Poe then received a second epidural injection before he headed home to Memphis for the players’ month-long break before camp, but he re-injured his back shortly thereafter, which led to the MRI that uncovered his herniated disk.
Chao said the Chiefs’ decision to try the epidural shots at the outset ― instead of surgery ― made sense.
“I think they’ve handled it pretty well,” Chao said. “Surgery is a significant procedure, and like I said, there are other guys with bulging/herniated disks that can play (through it).
“Once you do surgery, you’re buying three months of recovery and rehab, and no one wants to have spine surgery unless you have to because there are some potential long-term and post-football consequences, so you’d rather not do it if you can get away with it. If the epidurals would have worked, he would have been good for training camp and the first game of the season. What wouldn’t you want to try that?”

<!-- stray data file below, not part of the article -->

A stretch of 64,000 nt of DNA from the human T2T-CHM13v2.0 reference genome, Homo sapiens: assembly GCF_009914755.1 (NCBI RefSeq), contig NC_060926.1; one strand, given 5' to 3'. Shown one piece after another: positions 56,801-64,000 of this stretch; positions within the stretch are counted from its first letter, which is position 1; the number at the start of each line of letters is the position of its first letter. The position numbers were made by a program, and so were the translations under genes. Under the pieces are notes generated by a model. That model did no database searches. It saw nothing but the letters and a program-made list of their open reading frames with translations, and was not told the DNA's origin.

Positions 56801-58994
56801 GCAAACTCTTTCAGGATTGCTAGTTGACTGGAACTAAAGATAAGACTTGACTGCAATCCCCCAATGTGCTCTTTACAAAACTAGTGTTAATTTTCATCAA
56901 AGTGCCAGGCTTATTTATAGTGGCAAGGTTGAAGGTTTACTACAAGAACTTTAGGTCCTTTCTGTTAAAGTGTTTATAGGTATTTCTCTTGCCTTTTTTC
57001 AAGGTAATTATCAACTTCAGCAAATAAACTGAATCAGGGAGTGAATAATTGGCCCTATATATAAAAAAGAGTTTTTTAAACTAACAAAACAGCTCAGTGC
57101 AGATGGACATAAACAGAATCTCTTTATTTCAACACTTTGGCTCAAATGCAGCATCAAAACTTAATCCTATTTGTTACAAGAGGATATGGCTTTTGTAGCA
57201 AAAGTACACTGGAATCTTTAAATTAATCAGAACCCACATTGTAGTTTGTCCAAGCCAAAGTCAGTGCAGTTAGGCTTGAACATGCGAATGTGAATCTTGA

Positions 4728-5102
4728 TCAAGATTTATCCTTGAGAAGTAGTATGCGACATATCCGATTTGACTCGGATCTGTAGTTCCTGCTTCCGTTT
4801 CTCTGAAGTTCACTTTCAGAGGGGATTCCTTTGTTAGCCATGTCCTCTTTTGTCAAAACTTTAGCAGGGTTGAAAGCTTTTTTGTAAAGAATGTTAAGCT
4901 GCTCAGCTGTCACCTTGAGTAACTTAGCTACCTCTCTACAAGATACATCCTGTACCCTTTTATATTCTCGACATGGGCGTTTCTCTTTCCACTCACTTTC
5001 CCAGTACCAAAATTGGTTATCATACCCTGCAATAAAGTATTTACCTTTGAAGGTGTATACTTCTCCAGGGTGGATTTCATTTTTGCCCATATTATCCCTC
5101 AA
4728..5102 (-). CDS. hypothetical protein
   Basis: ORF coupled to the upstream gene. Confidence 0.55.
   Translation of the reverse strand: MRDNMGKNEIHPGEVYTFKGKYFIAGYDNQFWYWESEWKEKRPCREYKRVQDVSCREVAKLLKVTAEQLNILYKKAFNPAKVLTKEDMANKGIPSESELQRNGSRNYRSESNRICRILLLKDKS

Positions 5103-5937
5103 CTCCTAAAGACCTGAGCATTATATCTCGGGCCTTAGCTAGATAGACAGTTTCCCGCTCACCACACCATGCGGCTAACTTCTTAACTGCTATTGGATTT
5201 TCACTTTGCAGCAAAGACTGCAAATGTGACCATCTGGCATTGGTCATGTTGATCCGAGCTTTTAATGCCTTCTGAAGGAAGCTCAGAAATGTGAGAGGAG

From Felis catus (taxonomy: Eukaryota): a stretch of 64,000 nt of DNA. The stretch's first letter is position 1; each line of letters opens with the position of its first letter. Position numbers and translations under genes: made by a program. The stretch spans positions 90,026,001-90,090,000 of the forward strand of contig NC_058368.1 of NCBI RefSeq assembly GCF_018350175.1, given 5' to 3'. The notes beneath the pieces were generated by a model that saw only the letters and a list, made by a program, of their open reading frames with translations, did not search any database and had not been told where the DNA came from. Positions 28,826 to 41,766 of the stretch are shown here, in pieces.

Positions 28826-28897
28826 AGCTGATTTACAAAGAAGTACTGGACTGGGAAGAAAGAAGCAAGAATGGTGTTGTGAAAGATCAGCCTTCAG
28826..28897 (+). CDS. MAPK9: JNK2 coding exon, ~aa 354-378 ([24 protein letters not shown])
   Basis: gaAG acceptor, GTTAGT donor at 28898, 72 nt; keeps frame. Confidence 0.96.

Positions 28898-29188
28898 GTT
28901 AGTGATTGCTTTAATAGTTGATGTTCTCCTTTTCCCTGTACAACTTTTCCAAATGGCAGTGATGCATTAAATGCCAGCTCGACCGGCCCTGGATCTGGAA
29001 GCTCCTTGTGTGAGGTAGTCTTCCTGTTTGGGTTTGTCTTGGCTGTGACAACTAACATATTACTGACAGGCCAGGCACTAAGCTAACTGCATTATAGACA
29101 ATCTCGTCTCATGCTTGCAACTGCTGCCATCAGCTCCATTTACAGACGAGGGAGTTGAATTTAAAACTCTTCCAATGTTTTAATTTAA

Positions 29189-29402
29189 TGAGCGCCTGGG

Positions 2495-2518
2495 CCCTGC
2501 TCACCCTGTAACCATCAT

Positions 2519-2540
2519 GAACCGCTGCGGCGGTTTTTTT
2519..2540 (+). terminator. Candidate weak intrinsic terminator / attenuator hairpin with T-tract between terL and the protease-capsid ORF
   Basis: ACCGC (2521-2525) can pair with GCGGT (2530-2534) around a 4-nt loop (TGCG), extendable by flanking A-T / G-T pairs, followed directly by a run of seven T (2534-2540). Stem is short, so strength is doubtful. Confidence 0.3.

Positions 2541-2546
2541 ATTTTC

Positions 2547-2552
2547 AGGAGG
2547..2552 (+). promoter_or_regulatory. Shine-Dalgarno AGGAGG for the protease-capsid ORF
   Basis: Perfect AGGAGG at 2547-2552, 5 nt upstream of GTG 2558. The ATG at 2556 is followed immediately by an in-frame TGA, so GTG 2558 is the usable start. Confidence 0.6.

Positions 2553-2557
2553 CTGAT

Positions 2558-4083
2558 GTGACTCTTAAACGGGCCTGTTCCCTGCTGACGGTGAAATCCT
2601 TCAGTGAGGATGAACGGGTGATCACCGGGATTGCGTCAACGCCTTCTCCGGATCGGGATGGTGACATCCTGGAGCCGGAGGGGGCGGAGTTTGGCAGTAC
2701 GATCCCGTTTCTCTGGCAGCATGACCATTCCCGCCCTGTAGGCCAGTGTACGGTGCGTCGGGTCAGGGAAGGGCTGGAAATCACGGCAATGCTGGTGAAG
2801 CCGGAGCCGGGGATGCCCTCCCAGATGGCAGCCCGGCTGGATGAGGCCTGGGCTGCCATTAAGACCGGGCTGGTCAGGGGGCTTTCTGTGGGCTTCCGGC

But with the surgery now in his rear-view mirror, both Chao and Anand agree that Poe can certainly return to 100 percent, at least in the short-term.
“The best analogy is to consider this as a puncture in a car tire with air leaking and the discectomy has patched it, but it does not make the car tire brand new,” Anand wrote.
“I don’t see any reason he can’t be back to 100 percent in the short term,” Chao said. “It’s just a matter of when.”
In the meantime, the Chiefs will be exploring different options in Poe’s absence. Reid said fourth-year pro Jaye Howard, who earned 10 starts last year, likely will get first crack at the job, though DeVito — a respected run-stuffer — has plenty of experience playing nose, as well.
But DeVito insists that no matter how long Poe will be in the sidelines, he won’t be far from their minds.
“With Poe, knowing how tough it is on the sideline, I need to make sure I am reaching out and talking to him,” DeVito said, “because I know how difficult it is.”